What is a Syllable?
A syllable is a unit of sound containing one or more letters that creates a vowel sound.
How words are pronounced gives us a good idea of the number of syllables in a word. Usually, the spoken vowel sounds contain a written vowel or vowel combination. (Some exceptions include words like “rhythm,” where two vowel sounds are heard.) Words can have one or more vowel sounds.
How is this helpful when learning to read and write?
The ability to hear the vowel sounds in words, and know that a syllable usually contains a vowel or vowel combination is helpful to the new reader.
It’s all about pronunciation! (… and lots of practice playing with words.)
Understanding syllables can help some students learn to spell and read words correctly. Along with systematic synthetic phonics, learners are taught spelling patterns. (e.g., short word – short vowel sound (CVC); split digraph or magic ‘e’ – long vowel sound (CVCe); consonant digraphs (CCVC, CVCC, CCVVCC), ‘r’ controlled vowels (VR); consonant ‘le’ words (CLE)
Knowing the rules for syllable division can help children read words with more fluency. It’s another tool.
Dividing Words into Syllables
- Divide between two middle consonants. (e.g., su-per, lad-der. whis-ker).
- Separate compound words. (e.g., cow-boy, house-boat).
- Divide between prefixes, suffixes, and root words. (e.g., un-paid, price-less, re-do).
- Never split up consonant digraphs. (e.g., th, ch, sh, wh, ph).
- Usually divide before a single consonant. (e.g., e-qual, a-bout, i-dol). NOTE: When the first syllable has a short vowel sound, (i.e., “cab-in”) the consonant is spoken with the first syllable.
- Divide before “CLE” (e.g., trou-ble, cud-dle, tur-tle)… except for words like “trick-le”.
- Yes, Reading is Complicated!
How many Syllables? What are some examples?
- ant, blue, dog, book, wish, love, light, my, go, duck, egg, run, pail, zoo, cold, boy, drum, pig, tree, come, light, have.
These words are “monosyllabic.”
- apple, cherry, window, garbage, cupcake, wheelchair, ketchup, little, music, puzzle, yoyo, wagon, happy, question, napkin, zebra.
These words are “disyllabic.” (avoid “bisyllabic”).
- sunflower, piano, basketball, mosquito, dinosaur, everything, operate, skeleton, kangaroo, alphabet, jellyfish, umbrella, tomato.
These words are “trisyllabic.”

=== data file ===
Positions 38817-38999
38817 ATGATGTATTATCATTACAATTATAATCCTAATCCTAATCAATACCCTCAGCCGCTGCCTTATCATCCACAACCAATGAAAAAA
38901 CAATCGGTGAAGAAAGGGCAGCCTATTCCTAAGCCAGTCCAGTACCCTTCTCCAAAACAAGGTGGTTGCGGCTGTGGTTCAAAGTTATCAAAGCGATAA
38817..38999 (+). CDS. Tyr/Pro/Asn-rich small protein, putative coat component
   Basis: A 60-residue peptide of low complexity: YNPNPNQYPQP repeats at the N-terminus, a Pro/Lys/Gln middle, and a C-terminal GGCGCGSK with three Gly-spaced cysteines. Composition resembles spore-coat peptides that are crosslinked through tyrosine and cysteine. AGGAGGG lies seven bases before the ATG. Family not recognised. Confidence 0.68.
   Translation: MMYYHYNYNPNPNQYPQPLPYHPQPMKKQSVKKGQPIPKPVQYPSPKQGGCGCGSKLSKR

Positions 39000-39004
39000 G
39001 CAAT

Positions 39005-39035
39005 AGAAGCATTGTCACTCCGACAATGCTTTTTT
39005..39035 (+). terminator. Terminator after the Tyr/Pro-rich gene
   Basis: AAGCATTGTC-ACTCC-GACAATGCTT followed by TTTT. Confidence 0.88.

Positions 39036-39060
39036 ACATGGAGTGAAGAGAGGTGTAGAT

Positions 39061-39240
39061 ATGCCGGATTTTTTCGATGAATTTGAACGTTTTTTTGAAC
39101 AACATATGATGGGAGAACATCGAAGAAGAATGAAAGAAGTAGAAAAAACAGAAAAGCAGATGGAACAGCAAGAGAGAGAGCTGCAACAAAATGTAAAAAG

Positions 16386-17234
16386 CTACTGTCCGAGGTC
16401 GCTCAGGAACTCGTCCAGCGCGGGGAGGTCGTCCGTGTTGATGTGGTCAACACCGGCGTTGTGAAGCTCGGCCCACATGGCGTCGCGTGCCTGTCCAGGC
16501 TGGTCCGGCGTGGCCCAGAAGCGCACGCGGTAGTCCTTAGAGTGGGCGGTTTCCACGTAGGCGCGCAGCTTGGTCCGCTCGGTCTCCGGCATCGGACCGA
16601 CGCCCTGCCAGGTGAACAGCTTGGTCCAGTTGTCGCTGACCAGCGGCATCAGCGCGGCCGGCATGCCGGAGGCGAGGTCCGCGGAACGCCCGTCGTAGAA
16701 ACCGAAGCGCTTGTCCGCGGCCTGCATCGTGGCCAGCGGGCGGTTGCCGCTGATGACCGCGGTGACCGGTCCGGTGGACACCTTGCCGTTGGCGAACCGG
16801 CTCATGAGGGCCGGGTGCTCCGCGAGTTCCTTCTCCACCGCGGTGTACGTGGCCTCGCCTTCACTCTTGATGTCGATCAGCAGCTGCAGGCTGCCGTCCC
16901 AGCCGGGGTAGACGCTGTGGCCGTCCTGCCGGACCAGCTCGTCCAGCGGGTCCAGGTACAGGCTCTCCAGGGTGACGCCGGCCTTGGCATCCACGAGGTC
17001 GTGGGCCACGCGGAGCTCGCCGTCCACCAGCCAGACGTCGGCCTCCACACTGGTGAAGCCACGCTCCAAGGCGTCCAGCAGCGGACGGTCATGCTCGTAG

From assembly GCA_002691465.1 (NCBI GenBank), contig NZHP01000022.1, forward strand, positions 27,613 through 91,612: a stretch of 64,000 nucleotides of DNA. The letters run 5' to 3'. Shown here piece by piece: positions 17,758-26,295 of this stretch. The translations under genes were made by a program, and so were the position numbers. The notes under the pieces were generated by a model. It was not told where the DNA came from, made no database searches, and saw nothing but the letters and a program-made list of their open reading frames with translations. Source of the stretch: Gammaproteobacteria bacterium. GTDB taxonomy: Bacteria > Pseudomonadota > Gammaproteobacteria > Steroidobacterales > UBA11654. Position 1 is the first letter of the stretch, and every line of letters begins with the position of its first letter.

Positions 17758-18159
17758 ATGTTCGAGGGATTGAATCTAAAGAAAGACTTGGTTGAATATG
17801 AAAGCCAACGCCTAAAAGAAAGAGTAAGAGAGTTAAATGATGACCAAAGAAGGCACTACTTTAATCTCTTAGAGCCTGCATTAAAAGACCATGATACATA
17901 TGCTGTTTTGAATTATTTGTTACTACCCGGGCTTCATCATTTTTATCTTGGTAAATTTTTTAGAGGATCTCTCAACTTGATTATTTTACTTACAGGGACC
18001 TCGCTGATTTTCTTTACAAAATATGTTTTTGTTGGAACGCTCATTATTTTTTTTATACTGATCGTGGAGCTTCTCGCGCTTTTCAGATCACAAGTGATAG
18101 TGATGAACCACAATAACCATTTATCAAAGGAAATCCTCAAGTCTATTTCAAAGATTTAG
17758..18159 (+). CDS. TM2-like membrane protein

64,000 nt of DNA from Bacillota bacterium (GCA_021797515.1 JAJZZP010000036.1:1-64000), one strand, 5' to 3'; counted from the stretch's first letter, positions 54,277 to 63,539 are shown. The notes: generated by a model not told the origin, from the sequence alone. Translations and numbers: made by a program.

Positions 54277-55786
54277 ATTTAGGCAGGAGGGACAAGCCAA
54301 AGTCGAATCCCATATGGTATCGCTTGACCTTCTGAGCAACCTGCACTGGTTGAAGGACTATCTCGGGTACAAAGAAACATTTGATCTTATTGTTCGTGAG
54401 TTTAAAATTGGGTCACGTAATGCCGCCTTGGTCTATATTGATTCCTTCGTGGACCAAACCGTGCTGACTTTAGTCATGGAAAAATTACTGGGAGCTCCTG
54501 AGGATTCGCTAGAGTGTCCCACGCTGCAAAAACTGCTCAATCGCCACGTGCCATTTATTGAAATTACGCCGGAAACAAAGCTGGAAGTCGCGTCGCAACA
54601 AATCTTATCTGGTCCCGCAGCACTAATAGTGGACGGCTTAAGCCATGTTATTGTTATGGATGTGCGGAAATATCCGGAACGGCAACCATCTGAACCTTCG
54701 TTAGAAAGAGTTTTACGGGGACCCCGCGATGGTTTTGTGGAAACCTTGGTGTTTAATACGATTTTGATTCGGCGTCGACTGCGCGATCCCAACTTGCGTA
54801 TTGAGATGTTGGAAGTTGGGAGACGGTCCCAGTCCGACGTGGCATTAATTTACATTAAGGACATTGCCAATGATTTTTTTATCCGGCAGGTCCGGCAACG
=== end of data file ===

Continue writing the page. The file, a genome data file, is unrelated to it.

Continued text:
- alligator, Cinderella, television, watermelon, motorcycle, kindergarten, calculator, caterpillar, beautiful, identical, secretary, binoculars, ordinary, macaroni.
These words are “quadrisyllabic.”
There are 6 Syllable Types
A Closed Syllable (VC) has a single vowel and ends with a consonant. The vowel has a short sound.
- in, bed, drop, lem-on, lap-top, rab-bit, drag-on, nap-kin, pup-pet, vis-it.
- fro-zen, can-dy, in-to.
An Open Syllable (V) ends with a single vowel. The vowel has a long sound.
- be, go, hi, she.
- mu-sic, bin-go, ti-ger, a-pron.
The Split Digraph or Magic ‘e’ Syllable (VCe) ends with a consonant and a silent ‘e.’ It has a long vowel sound.
- bike, kale, dime, page, kite, game, life-time.
- base-ball, tad-pole, valen-tine.
A Vowel Team Syllable (VV) contains two vowels that make one sound.
- sail, green, tie, soap, team.
- res-cue, rain-fall, drum-beat, boat-ing.
NOTE: A Vowel Team includes a Diphthong Syllable (VV) where two vowels that make a special sound.
- cloud, look, food, coin, blue, foil.
- au-to, des-troy, sea-trout.
An R-controlled Syllable (VR) has a syllable followed by a single letter ‘r’. The sound is an ‘r’-controlled vowel.
- card, her, bird, cord, fur, first, purse, shirt, yard.
- var-nish, cat-er-pill-ar, ser-pent, tur-key.
A Consonant-LE Syllable (CLE) is an unaccented final syllable with a consonant followed by ‘le.’
- un-cle, ap-ple, jug-gle, can-dle, cir-cle, ta-ble.
Is there a resource available to help?
When you begin looking for ready-made pictures to sort, be sure to check out Sorting Activities from Primarily Learning.
Another great hands-on activity is How Many Syllables? Peg-It! by Primarily Learning.
In order to help train the kids ears to to hear and process auditory information… Check out these Auditory Processing Task Cards that align with the Science of Reading!
Wishing you a great day!